Winter has steadily been growing as a popular season to visit Iceland. Tourists will find lower prices on just about everything. Car rental, accommodation, tours, and anything else you can imagine are up to 50% off. With all of these spectacular travel deals in an expensive country (plus the appearance of the Northern Lights), it’s easy to see why the months of November through March could be among the best time of year to visit Iceland. That being said, traveling in Iceland in winter presents its own unique set of challenges (and I don’t just mean black ice or snowy roads). The majority of people who come to our fair shores rent a car or an RV and take some sort of road trip around all or part of the Ring Road. Driving in Iceland is different than anywhere else, even places with a colder climate like Canada or other Scandinavian countries. So what should you expect and how should you prepare?
Driving in Iceland in Winter – There’s a Storm A-Comin’
Weather warnings are going to be your best friend when traveling in Iceland. It’s a small, stormy island and the winter storms here are no joke. Actually, the storms at any time of year here are no joke. And it’s not just your average run-of-the-mill winter snowstorm I’m talking about (which you shouldn’t be driving in any way). Iceland has also been blessed with hailstorms, sandstorms, and even ash storms. This potpourri of dangerous weather conditions can crop up at any time. Be prepared by heeding the warnings of the Icelandic Meteorological Office and the Icelandic Road and Coastal Administration. They will keep you up-to-date with storm advisories, weather warnings, and notifications of road closures due to inclement weather on their website.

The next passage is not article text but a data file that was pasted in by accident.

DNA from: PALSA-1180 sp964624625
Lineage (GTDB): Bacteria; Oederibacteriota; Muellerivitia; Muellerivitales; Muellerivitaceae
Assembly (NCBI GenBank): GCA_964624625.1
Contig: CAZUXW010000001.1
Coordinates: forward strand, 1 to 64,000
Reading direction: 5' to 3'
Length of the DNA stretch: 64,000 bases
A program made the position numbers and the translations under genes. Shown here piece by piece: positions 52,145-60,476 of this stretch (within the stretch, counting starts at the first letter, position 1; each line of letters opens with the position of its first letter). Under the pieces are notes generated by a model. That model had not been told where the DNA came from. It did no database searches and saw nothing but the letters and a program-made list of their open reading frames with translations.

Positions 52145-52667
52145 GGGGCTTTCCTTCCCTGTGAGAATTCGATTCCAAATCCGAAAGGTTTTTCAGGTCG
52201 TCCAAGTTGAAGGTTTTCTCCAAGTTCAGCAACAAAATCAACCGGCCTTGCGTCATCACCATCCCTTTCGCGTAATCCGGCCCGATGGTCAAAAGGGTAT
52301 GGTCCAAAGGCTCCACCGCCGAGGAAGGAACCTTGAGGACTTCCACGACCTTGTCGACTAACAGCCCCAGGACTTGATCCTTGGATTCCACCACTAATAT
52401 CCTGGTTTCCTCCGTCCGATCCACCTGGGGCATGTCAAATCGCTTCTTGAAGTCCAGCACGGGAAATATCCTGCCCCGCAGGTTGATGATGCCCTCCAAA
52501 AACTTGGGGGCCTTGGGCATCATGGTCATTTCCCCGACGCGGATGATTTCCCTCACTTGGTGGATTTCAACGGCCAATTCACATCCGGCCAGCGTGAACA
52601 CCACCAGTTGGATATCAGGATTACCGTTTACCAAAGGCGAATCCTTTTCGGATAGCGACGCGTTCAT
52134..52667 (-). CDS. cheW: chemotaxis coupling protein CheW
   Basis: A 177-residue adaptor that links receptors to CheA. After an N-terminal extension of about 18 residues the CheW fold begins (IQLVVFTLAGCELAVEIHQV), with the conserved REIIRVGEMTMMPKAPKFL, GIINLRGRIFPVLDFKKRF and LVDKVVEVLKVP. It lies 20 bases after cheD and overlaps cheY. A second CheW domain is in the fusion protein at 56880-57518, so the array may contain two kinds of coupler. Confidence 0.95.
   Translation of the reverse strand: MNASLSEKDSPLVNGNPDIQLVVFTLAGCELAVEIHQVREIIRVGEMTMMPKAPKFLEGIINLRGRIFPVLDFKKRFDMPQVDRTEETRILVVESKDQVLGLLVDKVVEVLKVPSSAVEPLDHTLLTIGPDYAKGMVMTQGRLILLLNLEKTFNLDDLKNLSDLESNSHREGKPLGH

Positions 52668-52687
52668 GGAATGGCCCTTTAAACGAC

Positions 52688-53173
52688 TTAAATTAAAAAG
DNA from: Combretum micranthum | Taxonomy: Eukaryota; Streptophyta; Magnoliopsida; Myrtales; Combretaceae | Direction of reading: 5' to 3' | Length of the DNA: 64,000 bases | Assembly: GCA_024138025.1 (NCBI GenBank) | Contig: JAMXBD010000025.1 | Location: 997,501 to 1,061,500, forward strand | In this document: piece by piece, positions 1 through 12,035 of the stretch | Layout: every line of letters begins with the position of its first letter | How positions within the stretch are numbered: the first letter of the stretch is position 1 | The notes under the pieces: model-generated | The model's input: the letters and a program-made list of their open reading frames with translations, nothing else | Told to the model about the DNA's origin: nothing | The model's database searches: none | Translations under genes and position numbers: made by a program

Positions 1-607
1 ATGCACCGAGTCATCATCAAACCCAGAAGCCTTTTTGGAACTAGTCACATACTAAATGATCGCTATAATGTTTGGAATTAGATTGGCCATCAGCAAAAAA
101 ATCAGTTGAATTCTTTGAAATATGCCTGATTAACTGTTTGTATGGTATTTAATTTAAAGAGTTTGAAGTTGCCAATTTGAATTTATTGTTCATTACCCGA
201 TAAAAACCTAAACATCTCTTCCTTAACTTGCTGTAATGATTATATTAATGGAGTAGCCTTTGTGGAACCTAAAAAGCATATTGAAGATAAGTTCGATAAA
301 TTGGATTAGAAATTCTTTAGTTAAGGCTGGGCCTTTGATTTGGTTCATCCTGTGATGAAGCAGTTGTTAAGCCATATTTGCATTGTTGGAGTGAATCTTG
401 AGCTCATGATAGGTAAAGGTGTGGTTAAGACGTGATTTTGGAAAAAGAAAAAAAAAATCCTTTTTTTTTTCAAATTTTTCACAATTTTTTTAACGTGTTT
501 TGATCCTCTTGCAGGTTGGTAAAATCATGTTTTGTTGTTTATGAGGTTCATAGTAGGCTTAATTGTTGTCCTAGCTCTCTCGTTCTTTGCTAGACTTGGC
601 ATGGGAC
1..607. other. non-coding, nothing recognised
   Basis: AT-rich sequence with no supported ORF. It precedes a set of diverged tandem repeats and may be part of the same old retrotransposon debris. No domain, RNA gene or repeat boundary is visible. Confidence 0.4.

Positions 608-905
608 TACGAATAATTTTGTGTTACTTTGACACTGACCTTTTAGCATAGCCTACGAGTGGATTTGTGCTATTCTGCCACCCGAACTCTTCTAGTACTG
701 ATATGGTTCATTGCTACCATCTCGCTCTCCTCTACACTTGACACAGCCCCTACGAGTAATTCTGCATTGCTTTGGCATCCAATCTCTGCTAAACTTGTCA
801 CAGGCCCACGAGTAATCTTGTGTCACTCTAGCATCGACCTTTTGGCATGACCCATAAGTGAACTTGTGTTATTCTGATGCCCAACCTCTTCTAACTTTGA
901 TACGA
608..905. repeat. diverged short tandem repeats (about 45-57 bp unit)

Weather (and therefore driving conditions) in Iceland can change very quickly. If you’ve decided to drive in a mild storm and see conditions worsening, head back whenever possible. Or better yet, don’t get caught in it all. You’ll be able to see what’s coming based on weather forecasts. Also, listen to the locals! It’s our island and we know it better than you do. When someone tells you not to travel, please take their advice. It’s better to wait a few days while you hang back in the comfort and safety of wherever you choose to stay than to venture out into a dangerous storm that’s brewing. Let the snowplows do their job and then head out on your merry way.
Iceland – Land of Fire, Ice, and Lots of Wind
Would you believe me if I told you that Iceland has experienced winds as strong as a Category 4 hurricane? Because it’s absolutely true. Back in 2015 a weather event classified as a “no travel” storm moved through South Iceland. News reports say that winds reached speeds up to 141 mph (226 km/h).
The aftermath of flipped, frozen and rear-ended vehicles due to the storm and low visibility in and around Vík was devastating. Rescue services had to send for more than 30 people, most of whom were tourists. Whether they were trying to make it back to Reykjavik in time to catch their flight (they missed it) or just thought the storm wouldn’t get that bad, these unfortunate visitors learned the hard way that it’s quite easy to get blown off the road or welded to the highway with ice during bad weather or a severe storm.